I am so honored to help such strong and powerful women with their financial health. The moral of the story is that as women, we all come to realize that our lives don’t always go as we planned them to when we were little girls. Unfortunately, tragedies, that we could have never predicted, happen to us all. That is why it is so important to me to help women and their families stay in touch with their financial health and plan ahead for such occurrences. I want my clients and the women around me to know that no matter what happens in their life, that they don’t need to worry about how they will afford to live through.
It is my pleasure to share with you this beautiful story that a client of mine sent to me recently. Her story and many other’s is why I could never imagine doing anything else with my life.
The Canvas of My Life
We all start out with a blank canvas that paints our life. Many situations just happen to us and we truly have no control over that. What I have learned, through many arduous years, is that we DO have control over how we respond to these “pop-up” obstacles and I am referring to the situations that derail us.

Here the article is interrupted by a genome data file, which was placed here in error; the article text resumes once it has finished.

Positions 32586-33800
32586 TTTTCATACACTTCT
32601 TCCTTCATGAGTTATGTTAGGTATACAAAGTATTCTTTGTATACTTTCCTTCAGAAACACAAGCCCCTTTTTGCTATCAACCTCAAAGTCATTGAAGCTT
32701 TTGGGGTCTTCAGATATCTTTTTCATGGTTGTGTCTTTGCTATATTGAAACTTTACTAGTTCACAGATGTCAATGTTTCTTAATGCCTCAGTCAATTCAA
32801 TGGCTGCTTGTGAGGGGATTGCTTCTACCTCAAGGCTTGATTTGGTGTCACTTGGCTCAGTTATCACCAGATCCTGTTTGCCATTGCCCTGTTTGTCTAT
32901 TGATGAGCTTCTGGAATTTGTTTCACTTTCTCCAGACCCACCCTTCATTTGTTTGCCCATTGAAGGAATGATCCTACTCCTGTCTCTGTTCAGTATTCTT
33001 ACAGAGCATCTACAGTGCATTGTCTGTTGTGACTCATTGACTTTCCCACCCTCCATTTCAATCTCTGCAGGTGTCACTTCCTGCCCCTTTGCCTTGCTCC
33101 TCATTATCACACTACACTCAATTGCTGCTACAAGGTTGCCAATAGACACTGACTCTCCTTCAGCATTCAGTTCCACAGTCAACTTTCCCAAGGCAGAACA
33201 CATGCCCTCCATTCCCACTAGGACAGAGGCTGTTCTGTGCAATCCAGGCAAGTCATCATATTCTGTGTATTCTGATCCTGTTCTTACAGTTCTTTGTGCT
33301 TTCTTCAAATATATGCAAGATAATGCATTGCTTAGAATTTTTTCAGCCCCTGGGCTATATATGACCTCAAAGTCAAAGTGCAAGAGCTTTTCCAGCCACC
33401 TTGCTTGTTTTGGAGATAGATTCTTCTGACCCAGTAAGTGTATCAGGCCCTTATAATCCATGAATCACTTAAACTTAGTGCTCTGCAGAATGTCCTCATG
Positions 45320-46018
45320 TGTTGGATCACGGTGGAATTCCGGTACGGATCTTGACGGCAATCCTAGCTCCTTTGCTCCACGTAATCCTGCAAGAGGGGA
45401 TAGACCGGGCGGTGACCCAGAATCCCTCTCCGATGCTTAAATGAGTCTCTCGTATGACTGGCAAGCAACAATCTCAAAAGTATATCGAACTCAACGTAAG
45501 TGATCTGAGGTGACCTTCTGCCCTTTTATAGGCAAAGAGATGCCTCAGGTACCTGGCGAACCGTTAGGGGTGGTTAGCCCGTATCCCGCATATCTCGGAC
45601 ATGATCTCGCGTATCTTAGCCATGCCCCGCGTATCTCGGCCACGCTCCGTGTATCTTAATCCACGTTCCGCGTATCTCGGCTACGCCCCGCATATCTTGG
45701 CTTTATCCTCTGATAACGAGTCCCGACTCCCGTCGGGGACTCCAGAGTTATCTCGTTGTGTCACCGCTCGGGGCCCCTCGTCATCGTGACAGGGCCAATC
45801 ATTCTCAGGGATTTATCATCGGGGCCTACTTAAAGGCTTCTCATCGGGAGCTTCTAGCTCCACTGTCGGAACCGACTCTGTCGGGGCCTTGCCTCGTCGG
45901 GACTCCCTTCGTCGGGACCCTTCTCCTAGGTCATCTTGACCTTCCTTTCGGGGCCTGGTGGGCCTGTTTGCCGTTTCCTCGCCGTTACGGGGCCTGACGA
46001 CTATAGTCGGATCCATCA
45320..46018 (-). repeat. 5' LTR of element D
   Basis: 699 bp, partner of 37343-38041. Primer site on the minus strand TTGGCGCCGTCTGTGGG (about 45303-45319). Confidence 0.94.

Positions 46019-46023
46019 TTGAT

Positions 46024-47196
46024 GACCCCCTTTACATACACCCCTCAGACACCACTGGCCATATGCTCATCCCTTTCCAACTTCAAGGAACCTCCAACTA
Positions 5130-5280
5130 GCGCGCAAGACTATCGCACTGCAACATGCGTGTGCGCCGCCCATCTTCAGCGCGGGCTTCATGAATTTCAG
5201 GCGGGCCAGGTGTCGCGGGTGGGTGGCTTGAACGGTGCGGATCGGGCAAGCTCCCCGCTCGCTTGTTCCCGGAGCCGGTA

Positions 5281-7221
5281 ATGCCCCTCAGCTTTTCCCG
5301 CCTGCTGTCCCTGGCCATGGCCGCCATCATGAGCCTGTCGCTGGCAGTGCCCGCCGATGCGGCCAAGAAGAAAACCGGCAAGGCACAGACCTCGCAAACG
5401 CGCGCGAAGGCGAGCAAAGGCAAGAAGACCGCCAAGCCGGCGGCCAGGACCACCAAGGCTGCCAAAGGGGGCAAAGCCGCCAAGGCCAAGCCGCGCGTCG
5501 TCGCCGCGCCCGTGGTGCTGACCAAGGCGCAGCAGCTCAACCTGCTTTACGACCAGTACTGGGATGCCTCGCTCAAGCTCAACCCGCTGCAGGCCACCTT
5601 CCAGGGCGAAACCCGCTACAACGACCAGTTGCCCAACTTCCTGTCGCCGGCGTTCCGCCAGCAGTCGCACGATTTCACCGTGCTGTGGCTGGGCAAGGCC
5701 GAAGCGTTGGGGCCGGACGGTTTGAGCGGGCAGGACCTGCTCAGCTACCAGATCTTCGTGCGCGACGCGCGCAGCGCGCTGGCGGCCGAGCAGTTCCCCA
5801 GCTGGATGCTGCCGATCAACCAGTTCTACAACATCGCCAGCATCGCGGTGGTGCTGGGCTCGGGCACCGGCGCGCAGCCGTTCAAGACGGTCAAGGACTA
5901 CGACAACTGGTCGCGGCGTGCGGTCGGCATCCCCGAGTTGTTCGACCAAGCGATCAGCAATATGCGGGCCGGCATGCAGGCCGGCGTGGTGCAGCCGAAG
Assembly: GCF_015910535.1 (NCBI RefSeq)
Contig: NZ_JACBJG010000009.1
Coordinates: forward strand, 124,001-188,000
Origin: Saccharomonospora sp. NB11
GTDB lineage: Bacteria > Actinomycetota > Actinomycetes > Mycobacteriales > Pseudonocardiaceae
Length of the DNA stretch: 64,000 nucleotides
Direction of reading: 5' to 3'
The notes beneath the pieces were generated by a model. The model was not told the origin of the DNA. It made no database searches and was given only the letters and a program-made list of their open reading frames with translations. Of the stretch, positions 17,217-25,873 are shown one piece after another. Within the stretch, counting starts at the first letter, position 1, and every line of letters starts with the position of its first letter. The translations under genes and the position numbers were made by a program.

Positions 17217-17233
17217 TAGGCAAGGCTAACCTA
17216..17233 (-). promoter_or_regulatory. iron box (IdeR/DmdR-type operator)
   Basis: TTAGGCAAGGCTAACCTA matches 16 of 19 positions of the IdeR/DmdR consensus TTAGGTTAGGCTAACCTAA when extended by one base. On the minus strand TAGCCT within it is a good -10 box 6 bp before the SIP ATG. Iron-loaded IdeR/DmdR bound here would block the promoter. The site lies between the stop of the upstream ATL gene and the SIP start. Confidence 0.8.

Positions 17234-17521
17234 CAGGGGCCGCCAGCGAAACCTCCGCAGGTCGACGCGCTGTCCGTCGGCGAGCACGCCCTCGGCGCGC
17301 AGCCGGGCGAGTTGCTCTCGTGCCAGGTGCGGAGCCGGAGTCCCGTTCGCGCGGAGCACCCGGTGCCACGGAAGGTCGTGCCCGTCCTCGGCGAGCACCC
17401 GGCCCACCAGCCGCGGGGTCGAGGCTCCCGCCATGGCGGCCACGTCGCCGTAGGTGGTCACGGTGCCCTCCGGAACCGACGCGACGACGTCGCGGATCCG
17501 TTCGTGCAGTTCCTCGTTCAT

I was born into a post World War II home where my grandparents all were immigrants from Italy. I was the only daughter in between 2 brothers and the only family member that finished college. A scholarship sealed that deal. The definition of success a generation ago was simply to own a home, raise your children, have enough money to put food on the table and if your children went to college and didn’t have to go to a war….life was good.
When I reflect on those moments and situations that facilitated key decisions I made in my life, that colored my canvas, I can share this with you.